The feudal lord was responsible for protecting the people living on his land, both with fortifications and military defense. [11] The lord and his vassals both took vows to each other, and both were expected to uphold their ends of the bargain. When needs were not met, peasants revolted—an occurrence probably as common as modern strikes. [12] Peasants could also appeal to a higher authority if their lord failed in his duties to them. When plagues wiped out a huge part of Europe’s population, peasants had even more bargaining power because they were so vitally needed in their smaller numbers.

Picturing the feudal lord as a tyrant is not always an accurate picture. Medieval society understood that classes had duties to each other. Frederick B. Artz summarizes Aquinas on the topic: “Society and the state represent a mutual exchange of services to which each contributes, the peasant and the craftsman by supplying material goods, the priest and the monk by conducting religious work, and the ruler by governing…. Each must act in his place, and all relations between classes and individuals must be based on a distributive justice—‘to each his due.’” [13] Society had a distinct hierarchy rooted in agriculture. “Everyone was assigned to his place by nature; individuals are differently endowed, but the endowment given to each individual is for the benefit of the whole.” [14] While plenty of men still failed to uphold the duties of a good lord, society had a definition of what a good lord should do.

Common sense dictates that a starving horse is useless as a workhorse, and even if we had no records of laws or property from the Middle Ages, common sense dictates the same. Badly-treated workers will not be good workers. This does not mean that peasants were never mistreated, but that Dennis the Peasant’s pile of filth is probably not the norm for medieval Europe.

Origins of the Stereotype

In Part 1, I mentioned that modern society has had a tendency to compare tribal cultures with medieval culture, even though there is little reason to connect the two. This is probably a contributing factor to the stereotype of the filthy peasant, but literature is a bigger factor. Peasants were often satirized in medieval literature for various purposes. In general, “satire often emphasized not only the peasant’s filth, poor clothing, and minimal diet, but also a sort of bestiality that at times placed him almost at an intermediate level between beasts and humans.” [15] I have emphasized in this article that peasants were not the slaves of the other classes—I did not say that the aristocracy treated peasants as social equals.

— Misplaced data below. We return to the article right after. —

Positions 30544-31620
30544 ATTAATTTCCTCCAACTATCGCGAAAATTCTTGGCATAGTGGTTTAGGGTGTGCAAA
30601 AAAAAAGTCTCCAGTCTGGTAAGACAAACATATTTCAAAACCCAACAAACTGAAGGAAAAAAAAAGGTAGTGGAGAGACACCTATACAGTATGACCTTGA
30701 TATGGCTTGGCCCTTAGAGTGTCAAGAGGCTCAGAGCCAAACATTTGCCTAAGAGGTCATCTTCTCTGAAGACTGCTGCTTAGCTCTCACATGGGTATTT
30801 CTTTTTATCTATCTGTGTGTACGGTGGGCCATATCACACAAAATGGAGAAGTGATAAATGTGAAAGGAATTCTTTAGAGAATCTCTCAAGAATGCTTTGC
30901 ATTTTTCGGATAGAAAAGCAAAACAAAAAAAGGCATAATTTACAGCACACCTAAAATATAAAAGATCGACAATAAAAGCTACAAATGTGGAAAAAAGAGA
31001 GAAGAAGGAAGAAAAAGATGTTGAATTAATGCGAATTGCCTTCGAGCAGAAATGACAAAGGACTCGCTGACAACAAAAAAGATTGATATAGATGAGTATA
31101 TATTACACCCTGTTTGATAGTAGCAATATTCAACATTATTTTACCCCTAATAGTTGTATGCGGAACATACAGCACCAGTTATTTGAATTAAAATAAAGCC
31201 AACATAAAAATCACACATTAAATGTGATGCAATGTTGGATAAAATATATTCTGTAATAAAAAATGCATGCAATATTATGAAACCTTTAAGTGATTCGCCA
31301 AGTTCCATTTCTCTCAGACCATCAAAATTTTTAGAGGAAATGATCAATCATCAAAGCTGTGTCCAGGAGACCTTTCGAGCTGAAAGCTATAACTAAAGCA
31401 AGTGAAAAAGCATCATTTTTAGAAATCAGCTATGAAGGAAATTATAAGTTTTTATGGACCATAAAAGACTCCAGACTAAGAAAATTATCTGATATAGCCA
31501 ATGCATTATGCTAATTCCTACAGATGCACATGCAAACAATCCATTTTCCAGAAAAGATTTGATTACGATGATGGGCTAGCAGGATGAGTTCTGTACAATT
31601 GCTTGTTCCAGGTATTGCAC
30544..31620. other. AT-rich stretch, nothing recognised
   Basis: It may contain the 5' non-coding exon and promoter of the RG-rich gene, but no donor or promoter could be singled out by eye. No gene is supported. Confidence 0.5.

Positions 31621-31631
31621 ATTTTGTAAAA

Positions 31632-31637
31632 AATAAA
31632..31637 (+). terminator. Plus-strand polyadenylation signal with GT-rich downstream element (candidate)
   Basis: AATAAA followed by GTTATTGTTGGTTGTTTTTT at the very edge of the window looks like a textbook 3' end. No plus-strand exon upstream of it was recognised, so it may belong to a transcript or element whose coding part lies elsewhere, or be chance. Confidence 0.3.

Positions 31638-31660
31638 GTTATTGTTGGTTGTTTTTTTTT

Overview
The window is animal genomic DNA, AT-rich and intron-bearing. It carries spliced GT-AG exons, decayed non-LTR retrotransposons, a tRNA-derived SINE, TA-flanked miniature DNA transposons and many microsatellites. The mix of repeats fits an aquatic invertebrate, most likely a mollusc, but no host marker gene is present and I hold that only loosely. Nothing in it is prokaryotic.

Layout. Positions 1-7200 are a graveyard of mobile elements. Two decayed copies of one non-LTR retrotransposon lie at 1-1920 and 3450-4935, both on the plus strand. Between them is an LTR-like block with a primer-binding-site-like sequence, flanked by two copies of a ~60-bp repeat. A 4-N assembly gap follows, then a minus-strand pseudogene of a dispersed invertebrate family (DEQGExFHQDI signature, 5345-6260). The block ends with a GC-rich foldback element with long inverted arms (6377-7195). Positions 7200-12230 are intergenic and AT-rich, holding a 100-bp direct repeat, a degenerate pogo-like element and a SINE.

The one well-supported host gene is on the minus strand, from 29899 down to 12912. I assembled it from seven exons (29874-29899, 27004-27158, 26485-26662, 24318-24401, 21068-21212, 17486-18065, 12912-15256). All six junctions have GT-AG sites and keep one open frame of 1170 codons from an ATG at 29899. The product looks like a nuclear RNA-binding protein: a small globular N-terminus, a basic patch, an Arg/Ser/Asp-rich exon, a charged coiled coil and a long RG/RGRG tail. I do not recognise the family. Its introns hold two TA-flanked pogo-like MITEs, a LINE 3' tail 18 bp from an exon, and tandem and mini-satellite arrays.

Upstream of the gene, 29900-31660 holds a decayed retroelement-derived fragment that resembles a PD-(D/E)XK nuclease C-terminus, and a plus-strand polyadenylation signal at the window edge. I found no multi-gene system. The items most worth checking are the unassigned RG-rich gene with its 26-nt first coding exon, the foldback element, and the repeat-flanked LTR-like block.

The purpose of satire is social criticism, but to recognize the function of satire within a piece of literature, the reader must be able to recognize that it is satire. Without grounding in medieval history, it’s easy to read satire as a record of facts, thus losing the nuances of the piece and understanding of social function in medieval society.

  1. Pernoud, Régine, Those Terrible Middle Ages: Debunking the Myths. Trans. Anne Englund Nash. (San Francisco: Ignatius Press, 2000), 86–87.
  2. Ibid., 87.
  3. Ibid.
  4. Ibid., 88.
  5. Ibid.
  6. Ibid., 90.
  7. Ibid., 94.
  8. Ibid., 73.
  9. Cherubini, Giovanni, “The Peasant and Agriculture.” Medieval Callings. Ed. Jacques Le Goff. Trans. Lydia C. Cochrane. (Chicago: The University of Chicago Press, 1990), 124.
  10. Ibid., 126.
  11. Ibid., 129.
  12. Ibid., 129.
  13. Artz, Frederick B. The Mind of the Middle Ages: An Historical Survey A.D. 200–1500, 3rd ed. (1953; repr., Chicago, University of Chicago Press: 1980), 289.
  14. Ibid., 290.
  15. Ibid., 132.

Comments are closed.